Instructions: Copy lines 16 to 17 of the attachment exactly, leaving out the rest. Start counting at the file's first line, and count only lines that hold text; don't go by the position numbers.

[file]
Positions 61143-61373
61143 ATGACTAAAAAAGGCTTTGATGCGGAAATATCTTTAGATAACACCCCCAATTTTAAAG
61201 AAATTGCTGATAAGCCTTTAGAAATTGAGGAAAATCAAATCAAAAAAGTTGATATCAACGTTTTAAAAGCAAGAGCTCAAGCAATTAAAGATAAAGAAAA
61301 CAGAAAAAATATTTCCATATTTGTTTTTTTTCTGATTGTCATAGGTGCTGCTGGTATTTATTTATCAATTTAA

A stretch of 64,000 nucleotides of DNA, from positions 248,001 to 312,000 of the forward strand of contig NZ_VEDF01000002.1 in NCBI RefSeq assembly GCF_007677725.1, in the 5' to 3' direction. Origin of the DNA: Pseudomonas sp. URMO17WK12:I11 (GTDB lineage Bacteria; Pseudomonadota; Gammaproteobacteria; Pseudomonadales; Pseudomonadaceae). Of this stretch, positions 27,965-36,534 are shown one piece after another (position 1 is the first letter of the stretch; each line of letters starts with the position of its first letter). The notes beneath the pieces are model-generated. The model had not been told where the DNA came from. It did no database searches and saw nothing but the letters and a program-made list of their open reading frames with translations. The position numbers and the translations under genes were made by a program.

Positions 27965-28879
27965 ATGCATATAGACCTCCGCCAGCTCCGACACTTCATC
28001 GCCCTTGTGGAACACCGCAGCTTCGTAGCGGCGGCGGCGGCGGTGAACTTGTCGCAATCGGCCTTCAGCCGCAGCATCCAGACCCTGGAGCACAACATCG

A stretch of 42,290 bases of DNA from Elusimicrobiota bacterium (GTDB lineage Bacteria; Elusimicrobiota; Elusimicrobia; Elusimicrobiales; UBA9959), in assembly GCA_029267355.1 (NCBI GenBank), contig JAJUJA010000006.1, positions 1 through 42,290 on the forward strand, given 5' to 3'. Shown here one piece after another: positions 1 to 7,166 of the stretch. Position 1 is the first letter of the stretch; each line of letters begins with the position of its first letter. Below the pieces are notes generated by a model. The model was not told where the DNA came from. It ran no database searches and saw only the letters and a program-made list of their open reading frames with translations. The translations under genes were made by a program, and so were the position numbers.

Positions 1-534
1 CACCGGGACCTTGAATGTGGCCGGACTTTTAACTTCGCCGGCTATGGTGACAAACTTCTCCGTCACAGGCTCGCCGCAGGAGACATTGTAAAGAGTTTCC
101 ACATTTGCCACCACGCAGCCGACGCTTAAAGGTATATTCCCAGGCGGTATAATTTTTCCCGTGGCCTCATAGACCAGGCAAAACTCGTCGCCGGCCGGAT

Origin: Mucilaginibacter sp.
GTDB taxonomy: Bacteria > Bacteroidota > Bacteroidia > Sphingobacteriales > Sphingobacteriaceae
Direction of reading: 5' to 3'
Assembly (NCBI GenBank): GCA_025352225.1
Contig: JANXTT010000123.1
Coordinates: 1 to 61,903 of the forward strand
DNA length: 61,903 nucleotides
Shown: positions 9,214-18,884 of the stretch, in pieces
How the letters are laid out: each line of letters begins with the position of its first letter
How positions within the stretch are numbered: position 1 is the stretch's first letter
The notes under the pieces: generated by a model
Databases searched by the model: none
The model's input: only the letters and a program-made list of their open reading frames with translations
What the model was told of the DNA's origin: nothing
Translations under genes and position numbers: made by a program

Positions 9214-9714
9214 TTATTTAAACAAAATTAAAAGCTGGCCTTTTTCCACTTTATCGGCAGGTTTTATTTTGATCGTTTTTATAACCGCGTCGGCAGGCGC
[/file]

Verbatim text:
Assembly (NCBI GenBank): GCA_025352225.1
Contig: JANXTT010000123.1